“During the NOW tour across Ohio, the makeup of each audience was almost exclusively white, middle-age women, many of whom had joined the organization in the late 1960s or 1970s.” People vote for who they think can best represent them. I understand perfectly well why this demographic is excited for Hillary Clinton, is showing up at her rallies, and is voting for her. But for some of us having a vagina isn’t enough, because she will be voting for white, middle aged, middle class interests. Not to mention corporate lobbyist interests, and starting wars to prove she’s as tough as the guys, which I hear is her excuse for her Iraq War vote.

Posted in Contemporary Racism, People of Color, White Privilege, Woman Issues, Women of Color | Leave a Comment »

A Little History on Planned Parenthood

Posted by Jack Stephens on March 1, 2008

La Chola blogs on a controversy involving a few bloggers on the racist history of Planned Parenthood and its work today:

It’s dangerous to not know the history of an organization–even more dangerous to not know its present. Yes, PP has done some absolutely amazing and brilliant things. PP has also done some detestable and horrific things–and it is WRONG to let the detestable and horrific things pass because of the good things. It’s even worse to call a woman of color who has had a bad experience with her reproductive life “stupid” because there is no critical analysis of how a historically “population control” centered institute is currently conducting its business. As I said in my comment, the only reason PP is where it is today is because women of color stood up to all the people who attempted to silence them with calls of “stupid” and “worthless” and demanded to be heard.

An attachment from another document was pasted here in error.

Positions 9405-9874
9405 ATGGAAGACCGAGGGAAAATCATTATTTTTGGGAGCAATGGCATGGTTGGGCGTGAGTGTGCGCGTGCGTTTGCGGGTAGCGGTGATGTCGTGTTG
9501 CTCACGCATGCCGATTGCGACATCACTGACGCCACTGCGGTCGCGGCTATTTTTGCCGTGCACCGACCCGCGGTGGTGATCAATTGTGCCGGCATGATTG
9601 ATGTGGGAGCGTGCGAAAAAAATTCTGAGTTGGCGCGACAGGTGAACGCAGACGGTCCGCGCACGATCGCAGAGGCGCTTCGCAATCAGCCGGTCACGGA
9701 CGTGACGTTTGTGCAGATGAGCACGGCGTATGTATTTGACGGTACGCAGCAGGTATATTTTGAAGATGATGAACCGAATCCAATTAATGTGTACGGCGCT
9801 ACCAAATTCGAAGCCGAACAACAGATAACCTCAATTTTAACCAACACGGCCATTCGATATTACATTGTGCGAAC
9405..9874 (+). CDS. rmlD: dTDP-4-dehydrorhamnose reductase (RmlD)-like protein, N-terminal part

Posted in Blog, History, Racism, White Supremacy, Woman Issues, Women of Color | Leave a Comment »

Exploitation

Posted by Jack Stephens on February 17, 2008

Bambu rants:

i recently got a myspace message from an old friend who had a little bit of a beef with me. she wanted to know why i was “knocking the hustle” of so many young pinays in the import model/go-go dancing game. she felt that by me trying to persuade young women (especially young women of color) away from standing next to vehicles at car shows, or dancing on a platform by speaking “ill” of them, i was hurting their pockets and not supporting my sisters.

hmmmm…

my intention is never to make my sisters feel trashy, but it’s also not meant to sugar coat anything. we’ve been struggling and fighting for such a long time. i just want young people to understand what exploitation means and how many levels there are to being exploited.

i want everyone to celebrate their physical beauty! i want us as a people to be truly happy with our beautiful faces, our beautiful bodies and our wonderful culture!